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Jonathan Cook

Career Path: Barrister, Cloisters Chambers
Location: London, UK

After studying for a PhD in International Relations at the University of Cambridge, I wanted to find a career that provided a mix of intellectual challenge, practical application and advocacy. I thought about becoming a barrister while at school, but went away from that career path at university. On reflection, at the conclusion of my PhD it seemed a natural vocation. It was a big decision to commit to three years of further studying (two years part time GDL at Northumbria followed by the BPTC) but one of the best decisions I have made. 

What are you doing now?Jonathan Cook

I am practising as a barrister at Cloisters Chambers in London where I specialise in employment law, personal injury and clinical negligence. I am fortunate to be surrounded by brilliant and personable colleagues. Cloisters is a set at the cutting edge of its specialist fields. I am currently instructed as sole counsel in several cases in the Employment Appeal Tribunal and regularly act in complex discrimination and whistleblowing claims on behalf of clients ranging from PLCs to individuals. Current instructions include acting for a very senior employee in a whistleblowing claim against a US-headquartered multinational and as junior counsel in a case on worker status in EU law which is heading to the European Court of Justice. I was previously involved in a High Court case brought by the former CEO of a professional football club.

What was it about Northumbria that made you decide to study here?

I grew up close to Newcastle and having lived out of the area for some time it was a natural fit to come back and study for the GDL and BPTC at Northumbria. I was also attracted by the close links with the local Bar and excellent standard of teaching. Additionally, I had a background as an international middle distance runner and was offered a sports scholarship which helped me to fund course fees during the GDL.

What was it like studying at Northumbria?

I undertook the GDL as a distance learning student, so much of that course was taught via workbooks and online lectures with six pairs of study days per year. I did the BPTC full time and found it to be a good mix of lectures delivered to the entire cohort on core subjects and small group classes during which practical skills were taught. Classes and lectures were usually scheduled on 3-4 days per week, with other days for preparation and to focus on other matters such as pupillage applications.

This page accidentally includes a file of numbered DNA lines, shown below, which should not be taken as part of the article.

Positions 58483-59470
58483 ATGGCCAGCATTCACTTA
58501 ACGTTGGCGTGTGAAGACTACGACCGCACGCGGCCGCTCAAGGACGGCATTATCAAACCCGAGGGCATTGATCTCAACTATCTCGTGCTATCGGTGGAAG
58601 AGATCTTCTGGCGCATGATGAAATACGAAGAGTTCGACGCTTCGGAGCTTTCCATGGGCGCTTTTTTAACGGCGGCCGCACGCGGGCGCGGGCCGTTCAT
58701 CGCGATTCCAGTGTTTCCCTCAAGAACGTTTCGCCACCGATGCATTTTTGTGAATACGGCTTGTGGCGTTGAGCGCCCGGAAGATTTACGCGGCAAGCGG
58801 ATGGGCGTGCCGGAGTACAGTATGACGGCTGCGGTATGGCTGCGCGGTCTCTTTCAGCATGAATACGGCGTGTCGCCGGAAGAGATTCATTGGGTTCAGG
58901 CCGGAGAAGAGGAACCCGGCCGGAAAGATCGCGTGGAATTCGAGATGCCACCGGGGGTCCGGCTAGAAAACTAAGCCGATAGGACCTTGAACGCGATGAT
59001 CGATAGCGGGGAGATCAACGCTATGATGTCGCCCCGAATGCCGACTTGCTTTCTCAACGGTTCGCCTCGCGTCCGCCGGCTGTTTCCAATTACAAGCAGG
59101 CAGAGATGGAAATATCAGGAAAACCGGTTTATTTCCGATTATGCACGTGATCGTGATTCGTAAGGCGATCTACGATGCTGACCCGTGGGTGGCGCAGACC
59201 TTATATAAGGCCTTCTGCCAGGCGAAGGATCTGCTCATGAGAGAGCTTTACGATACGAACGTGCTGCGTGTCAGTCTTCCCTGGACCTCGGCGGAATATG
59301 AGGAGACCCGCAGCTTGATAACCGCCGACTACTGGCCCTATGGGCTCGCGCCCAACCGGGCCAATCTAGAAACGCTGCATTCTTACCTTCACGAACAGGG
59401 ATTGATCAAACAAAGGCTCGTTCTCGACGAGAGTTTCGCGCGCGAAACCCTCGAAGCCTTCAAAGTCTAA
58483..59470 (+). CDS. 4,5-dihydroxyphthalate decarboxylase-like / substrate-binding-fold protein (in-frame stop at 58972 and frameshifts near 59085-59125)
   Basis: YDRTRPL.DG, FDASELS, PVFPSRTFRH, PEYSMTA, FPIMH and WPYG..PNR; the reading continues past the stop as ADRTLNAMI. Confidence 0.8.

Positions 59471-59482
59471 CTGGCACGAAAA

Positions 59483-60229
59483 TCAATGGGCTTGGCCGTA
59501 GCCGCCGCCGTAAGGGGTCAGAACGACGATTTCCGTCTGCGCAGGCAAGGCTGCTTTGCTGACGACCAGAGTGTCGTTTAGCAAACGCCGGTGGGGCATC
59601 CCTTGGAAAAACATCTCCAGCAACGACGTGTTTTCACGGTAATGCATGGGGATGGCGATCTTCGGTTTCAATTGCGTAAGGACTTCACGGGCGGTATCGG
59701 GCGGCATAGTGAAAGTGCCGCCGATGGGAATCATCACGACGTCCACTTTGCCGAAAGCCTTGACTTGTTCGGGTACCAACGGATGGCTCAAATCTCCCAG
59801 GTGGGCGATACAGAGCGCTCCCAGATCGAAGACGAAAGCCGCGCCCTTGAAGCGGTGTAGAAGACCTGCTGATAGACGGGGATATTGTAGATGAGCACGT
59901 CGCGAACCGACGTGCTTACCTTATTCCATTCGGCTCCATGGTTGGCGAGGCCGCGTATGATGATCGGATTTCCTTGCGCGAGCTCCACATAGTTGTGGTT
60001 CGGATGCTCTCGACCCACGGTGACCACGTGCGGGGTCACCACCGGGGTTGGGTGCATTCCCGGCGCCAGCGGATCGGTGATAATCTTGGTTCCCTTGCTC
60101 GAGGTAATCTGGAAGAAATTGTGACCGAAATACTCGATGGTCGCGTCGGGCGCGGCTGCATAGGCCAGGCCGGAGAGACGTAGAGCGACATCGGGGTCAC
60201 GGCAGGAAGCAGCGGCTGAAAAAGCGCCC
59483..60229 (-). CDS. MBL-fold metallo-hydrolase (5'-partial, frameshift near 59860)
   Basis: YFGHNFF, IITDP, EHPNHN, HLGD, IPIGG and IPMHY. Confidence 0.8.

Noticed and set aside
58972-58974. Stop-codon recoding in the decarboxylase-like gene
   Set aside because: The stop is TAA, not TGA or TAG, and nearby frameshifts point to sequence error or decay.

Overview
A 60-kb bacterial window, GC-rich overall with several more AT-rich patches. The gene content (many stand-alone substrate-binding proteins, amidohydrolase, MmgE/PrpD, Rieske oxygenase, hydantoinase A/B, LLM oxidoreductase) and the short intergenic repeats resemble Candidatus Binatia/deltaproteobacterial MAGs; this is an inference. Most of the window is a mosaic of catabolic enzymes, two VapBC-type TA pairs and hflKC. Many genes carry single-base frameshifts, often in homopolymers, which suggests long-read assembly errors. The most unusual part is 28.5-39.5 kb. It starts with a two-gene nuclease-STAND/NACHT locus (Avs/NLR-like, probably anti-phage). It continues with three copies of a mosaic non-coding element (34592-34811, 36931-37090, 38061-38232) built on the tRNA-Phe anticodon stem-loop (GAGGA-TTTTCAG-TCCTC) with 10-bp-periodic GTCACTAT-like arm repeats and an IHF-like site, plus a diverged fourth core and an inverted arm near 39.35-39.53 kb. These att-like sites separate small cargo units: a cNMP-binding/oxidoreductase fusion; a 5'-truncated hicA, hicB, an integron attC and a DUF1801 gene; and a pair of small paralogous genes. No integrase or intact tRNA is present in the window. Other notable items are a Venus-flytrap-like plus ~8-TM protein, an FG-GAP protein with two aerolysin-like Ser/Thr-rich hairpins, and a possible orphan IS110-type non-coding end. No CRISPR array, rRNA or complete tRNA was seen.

How connected was your course with industry?

Northumbria Law School has close links with local barristers' chambers, with a number of tutors also practising at the Bar. Regular seminars were arranged with practitioners and I participated in a number of mooting competitions that were judged by local barristers. 

What was the best thing about your course?

Interactions with other students and tutors. The BPTC at Northumbria has a number of excellent tutors who were good and supportive role models. I was also fortunate to study alongside some very able students, many of whom have now gone on to obtain pupillage and practise as barristers on the North Eastern Circuit and beyond.

How did studying at Northumbria help you achieve your career goals/ give your career an edge?

It equipped me with the core skills I needed to transition seamlessly into a career as a practising barrister shortly after the end of the course. That was achieved through a combination of hard work and engaging and supportive teaching.

Which skills/knowledge did you learn on your course that you use most now throughout your career?

Practical skills taught on the BPTC, including cross-examination, drafting, opinion writing and conference skills provided a base of knowledge which I continue to find helpful in my own practice. Inevitably, as my career has developed, I have adapted my style in accordance with my own experiences and what I have learned from colleagues and pupil supervisors in chambers. However, I consider that the practical skills taught on the BPTC at Northumbria provided an invaluable foundation.

What did you enjoy most about your time at Northumbria University?

My individual highlight was winning the British Universities Athletics Championships at 1500m in 2016. More generally, I greatly value the positive relationships developed with staff and fellow students.

What advice would you give somebody who is considering studying at Northumbria?

Apply! Northumbria is an excellent place to study the GDL and BPTC. The courses are far more competitively priced than many other providers nationally and the teaching is great.

How would you describe your time at Northumbria in three words?

Supportive, challenging, engaging

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